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  Anthurium whitelockii
From: "JaredR McKinley" <jaredr.mckinley at gmail.com> on 2008.12.30 at 16:42:16(18823)
Has anyone grown Anthurium whitelockii. I got the plant from Rancho Soledad in CA. It seems like it might have rhizomatous growth that would produce pups. I found at the base of the plant a few of these rhizomes snaking up and back down in the box (it's in a 24 inch box). Obviously it is a bird's nest variety.



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((Expecto Patronum))

Jared R. McKinley

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From: Michael Pascall <mickpascall at hotmail.com> on 2008.12.30 at 20:33:43(18824)
Never heard of it . When was it described ?

Michael Pascall,

Date: Tue, 30 Dec 2008 17:42:16 -0700

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From: ExoticRainforest <Steve at exoticrainforest.com> on 2008.12.30 at 21:10:55(18826)
Hi Jared. I just did a search for"Anthurium whitelockii" on TROPICOS, the Kew's International PlantNames Index, The Kew Monocot Checklist and the Kew Checklist of Plantfamilies. None lists the plant as a species. Can you provide photosas someone might recognize the actual species?

Steve Lucas

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From: "Tom Croat" <Thomas.Croat at mobot.org> on 2009.01.02 at 19:18:08(18840)
Steve:

What I once called Anthuriumwhitelockii turned out to be another new species which is now published, namelyA. faustomirandae M. Perez Farrara & Croat

Thus A.whitelockii is no more, just what we call an herbarium name.

Tom

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From: "Tom Croat" <Thomas.Croat at mobot.org> on 2009.01.02 at 19:20:23(18841)
Dear Michael:

I just answered this questionto Steve Lucas. I hope that he will backtrack and tell Jared the story.

Tom

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From: "Tom Croat" <Thomas.Croat at mobot.org> on 2009.01.02 at 20:38:02(18842)
Dear Jared:

Just in case my earliermessage does not get back to you, this A. whitelockii (a name I proposed butdid not publish) is the same as Anthurium faustomirandae Pérez-Farrarra &Croat.

Tom

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From: "JaredR McKinley" <jaredr.mckinley at gmail.com> on 2009.01.02 at 21:20:30(18843)
Thanks for the taxon correction. I will change my label to A. faustomirandae.



--
((Expecto Patronum))

Jared R. McKinley

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From: ExoticRainforest <Steve at exoticrainforest.com> on 2009.01.02 at 21:30:23(18845)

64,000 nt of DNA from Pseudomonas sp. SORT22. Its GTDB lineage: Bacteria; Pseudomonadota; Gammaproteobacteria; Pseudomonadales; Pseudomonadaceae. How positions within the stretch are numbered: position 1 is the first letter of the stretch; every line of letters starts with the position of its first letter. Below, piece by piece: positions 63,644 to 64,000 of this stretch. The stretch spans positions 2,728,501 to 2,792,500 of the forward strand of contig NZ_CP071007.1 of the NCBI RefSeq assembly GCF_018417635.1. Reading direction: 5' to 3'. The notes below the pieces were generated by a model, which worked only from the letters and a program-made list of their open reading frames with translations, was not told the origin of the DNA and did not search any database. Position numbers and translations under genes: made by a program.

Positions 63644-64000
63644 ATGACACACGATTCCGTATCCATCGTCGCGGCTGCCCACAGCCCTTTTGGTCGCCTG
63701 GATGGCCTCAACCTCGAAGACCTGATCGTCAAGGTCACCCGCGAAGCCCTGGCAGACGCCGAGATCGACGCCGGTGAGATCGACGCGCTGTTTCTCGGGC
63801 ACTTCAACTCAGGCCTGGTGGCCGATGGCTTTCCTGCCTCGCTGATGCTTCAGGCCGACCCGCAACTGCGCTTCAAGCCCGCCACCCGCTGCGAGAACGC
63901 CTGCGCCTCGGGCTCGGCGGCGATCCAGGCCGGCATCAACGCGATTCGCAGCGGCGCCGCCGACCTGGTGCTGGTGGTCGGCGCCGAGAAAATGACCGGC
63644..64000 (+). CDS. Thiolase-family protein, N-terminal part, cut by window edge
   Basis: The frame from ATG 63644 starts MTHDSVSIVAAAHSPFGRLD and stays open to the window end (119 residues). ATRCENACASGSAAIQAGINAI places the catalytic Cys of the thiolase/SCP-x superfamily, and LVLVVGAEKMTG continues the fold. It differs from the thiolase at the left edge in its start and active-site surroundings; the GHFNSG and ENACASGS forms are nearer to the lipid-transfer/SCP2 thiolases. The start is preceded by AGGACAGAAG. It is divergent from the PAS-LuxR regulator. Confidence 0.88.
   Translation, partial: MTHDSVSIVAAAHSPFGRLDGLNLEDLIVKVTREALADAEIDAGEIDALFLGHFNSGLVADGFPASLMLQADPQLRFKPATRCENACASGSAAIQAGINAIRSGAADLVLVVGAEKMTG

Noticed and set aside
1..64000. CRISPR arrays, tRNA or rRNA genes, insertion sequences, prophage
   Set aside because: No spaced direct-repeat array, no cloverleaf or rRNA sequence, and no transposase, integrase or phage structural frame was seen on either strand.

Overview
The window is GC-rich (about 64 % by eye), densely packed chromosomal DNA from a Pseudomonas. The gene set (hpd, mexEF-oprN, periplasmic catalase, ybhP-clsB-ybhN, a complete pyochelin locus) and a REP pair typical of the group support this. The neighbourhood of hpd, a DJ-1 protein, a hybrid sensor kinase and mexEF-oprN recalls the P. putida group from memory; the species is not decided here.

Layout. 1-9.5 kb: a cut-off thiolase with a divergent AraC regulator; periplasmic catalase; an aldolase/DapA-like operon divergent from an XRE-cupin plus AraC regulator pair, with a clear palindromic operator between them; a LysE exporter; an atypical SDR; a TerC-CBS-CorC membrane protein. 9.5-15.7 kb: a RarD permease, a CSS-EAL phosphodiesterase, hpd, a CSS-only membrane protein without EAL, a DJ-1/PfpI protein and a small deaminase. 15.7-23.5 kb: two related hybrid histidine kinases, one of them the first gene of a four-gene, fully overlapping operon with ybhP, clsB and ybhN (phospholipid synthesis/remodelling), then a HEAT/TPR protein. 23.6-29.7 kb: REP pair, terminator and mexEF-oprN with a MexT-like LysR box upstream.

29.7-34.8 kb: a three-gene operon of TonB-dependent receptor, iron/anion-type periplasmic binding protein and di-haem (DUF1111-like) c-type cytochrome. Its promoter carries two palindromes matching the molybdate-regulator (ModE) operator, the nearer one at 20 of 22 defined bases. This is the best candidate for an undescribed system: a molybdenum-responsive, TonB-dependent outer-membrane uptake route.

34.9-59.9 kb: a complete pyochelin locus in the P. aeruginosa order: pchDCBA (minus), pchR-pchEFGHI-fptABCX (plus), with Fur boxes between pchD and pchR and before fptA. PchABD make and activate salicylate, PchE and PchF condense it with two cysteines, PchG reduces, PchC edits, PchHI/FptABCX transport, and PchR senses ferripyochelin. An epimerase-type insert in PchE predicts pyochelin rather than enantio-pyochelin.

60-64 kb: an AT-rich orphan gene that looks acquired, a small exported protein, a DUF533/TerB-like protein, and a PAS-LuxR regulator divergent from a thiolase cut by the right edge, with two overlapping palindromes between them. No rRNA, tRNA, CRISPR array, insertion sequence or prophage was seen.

Thanks again Tom. And Jared, youcan see photos and brief description of Anthurium faustomirandaehere:

http://www.exoticrainforest.com/Anthurium%20faustomirandae%20pc.html

Steve Lucas

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From: Michael Pascall <mickpascall at hotmail.com> on 2009.01.02 at 22:13:41(18846)
If it is a 'Birds Nest 'type , it is not the sp. that Tom has mentioned ..
Please Jared post a few pictures .. I have a sp. with a very glossy spatulate leaf that gets suckers ,
maybe it is the same plant . Never been able to put a name on it , and not seen a flower on it as yet .
I better get some pics will the rains have eased .

Michael Pascall, 
 
" I found at the base of the plant a few of these rhizomes snaking up and back down in the box (it's in a 24 inch box). Obviously it is a bird's nest variety. "


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From: ExoticRainforest <Steve at ExoticRainforest.com> on 2009.01.03 at 07:35:06(18847)
Jared, I just went back and reread your original post. I'm not sureyou actually have the plant Dr. Croat originally considered calling"Anthurium whitelockii" since the species which was published as Anthuriumfaustomirandae is not a bird's nest form. Section Pachyneuriumspecies (birds nest) grow in a rosulette fashion with the petioles in aform similar to the form of the petals of a rose. Anthuriumfaustomirandae grows a very thick coriaceous cordate (heart shaped)leaf and Dr. Croat does not list this species in his journal of Anthuriumwithin section Pachyneurium. Photos of the plant including the blade,petiole and stem will help to determine the species but if you have aphoto of the inflorescence that will make the ID even more positive.

Steve Lucas

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From: ExoticRainforest <Steve at exoticrainforest.com> on 2009.01.03 at 08:23:18(18848)
Jared, I just looked up RanchoSoledad's website and it appears they sell more hybridized plants or atleast plants using a pseudo-name than species. They didn't showanything called "Anthurium whitelockii" but it isn't uncommon fornurseries to create a pseudo identification for plants hich they don'thave a verified name. At least one of the plants on their site appearsto be an unusual variant form of a commonly available Anthuriumspecies but sold using a created name.

There is a plant grown all over South Florida which everyone knows as"Philodendron wilsonii". That species is truly Philodendronsubincisum Schott but very few people down there know the realspecies name. How the name Philodendron wilsonii is known since one ofthe original sellers was Bob Wilson. He apparently used his own nameas a joke but it has stuck for many years. The name you were given maybe only a nursery trade name.

As for your seedlings, Anthurium seedlings often emerge with acordate blade (heart shaped) that is upside down and only once theybegin to mature do they change to the shape we are used to seeing. Iwould check beneath the soil and see if these seedlings are sproutingfrom the stem or free growing since new growth from a stem node is notuncommon. If free growing it is of course possible you had seeds fromthis or another species in the soil.

Steve Lucas

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